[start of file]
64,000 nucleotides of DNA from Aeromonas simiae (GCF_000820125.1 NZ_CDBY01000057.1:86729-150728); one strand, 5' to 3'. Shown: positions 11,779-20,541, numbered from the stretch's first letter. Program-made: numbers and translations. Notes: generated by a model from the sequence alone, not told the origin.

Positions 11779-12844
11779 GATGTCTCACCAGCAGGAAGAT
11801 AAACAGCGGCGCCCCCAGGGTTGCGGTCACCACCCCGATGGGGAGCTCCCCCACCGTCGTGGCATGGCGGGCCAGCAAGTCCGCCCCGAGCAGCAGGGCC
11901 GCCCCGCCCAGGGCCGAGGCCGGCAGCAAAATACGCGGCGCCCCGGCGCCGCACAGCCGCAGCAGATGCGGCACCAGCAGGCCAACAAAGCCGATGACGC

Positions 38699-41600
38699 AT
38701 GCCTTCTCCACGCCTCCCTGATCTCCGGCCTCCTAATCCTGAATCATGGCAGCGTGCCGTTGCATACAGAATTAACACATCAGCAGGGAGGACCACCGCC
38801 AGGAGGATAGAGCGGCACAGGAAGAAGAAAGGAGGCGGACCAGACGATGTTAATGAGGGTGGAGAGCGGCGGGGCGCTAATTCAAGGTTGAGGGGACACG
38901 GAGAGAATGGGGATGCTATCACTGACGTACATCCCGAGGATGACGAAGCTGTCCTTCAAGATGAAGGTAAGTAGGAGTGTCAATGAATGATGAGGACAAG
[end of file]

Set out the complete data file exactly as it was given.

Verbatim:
64,000 nucleotides of DNA from Aeromonas simiae (GCF_000820125.1 NZ_CDBY01000057.1:86729-150728); one strand, 5' to 3'. Shown: positions 11,779-20,541, numbered from the stretch's first letter. Program-made: numbers and translations. Notes: generated by a model from the sequence alone, not told the origin.

Positions 11779-12844
11779 GATGTCTCACCAGCAGGAAGAT
11801 AAACAGCGGCGCCCCCAGGGTTGCGGTCACCACCCCGATGGGGAGCTCCCCCACCGTCGTGGCATGGCGGGCCAGCAAGTCCGCCCCGAGCAGCAGGGCC
11901 GCCCCGCCCAGGGCCGAGGCCGGCAGCAAAATACGCGGCGCCCCGGCGCCGCACAGCCGCAGCAGATGCGGCACCAGCAGGCCAACAAAGCCGATGACGC

Positions 38699-41600
38699 AT
38701 GCCTTCTCCACGCCTCCCTGATCTCCGGCCTCCTAATCCTGAATCATGGCAGCGTGCCGTTGCATACAGAATTAACACATCAGCAGGGAGGACCACCGCC
38801 AGGAGGATAGAGCGGCACAGGAAGAAGAAAGGAGGCGGACCAGACGATGTTAATGAGGGTGGAGAGCGGCGGGGCGCTAATTCAAGGTTGAGGGGACACG
38901 GAGAGAATGGGGATGCTATCACTGACGTACATCCCGAGGATGACGAAGCTGTCCTTCAAGATGAAGGTAAGTAGGAGTGTCAATGAATGATGAGGACAAG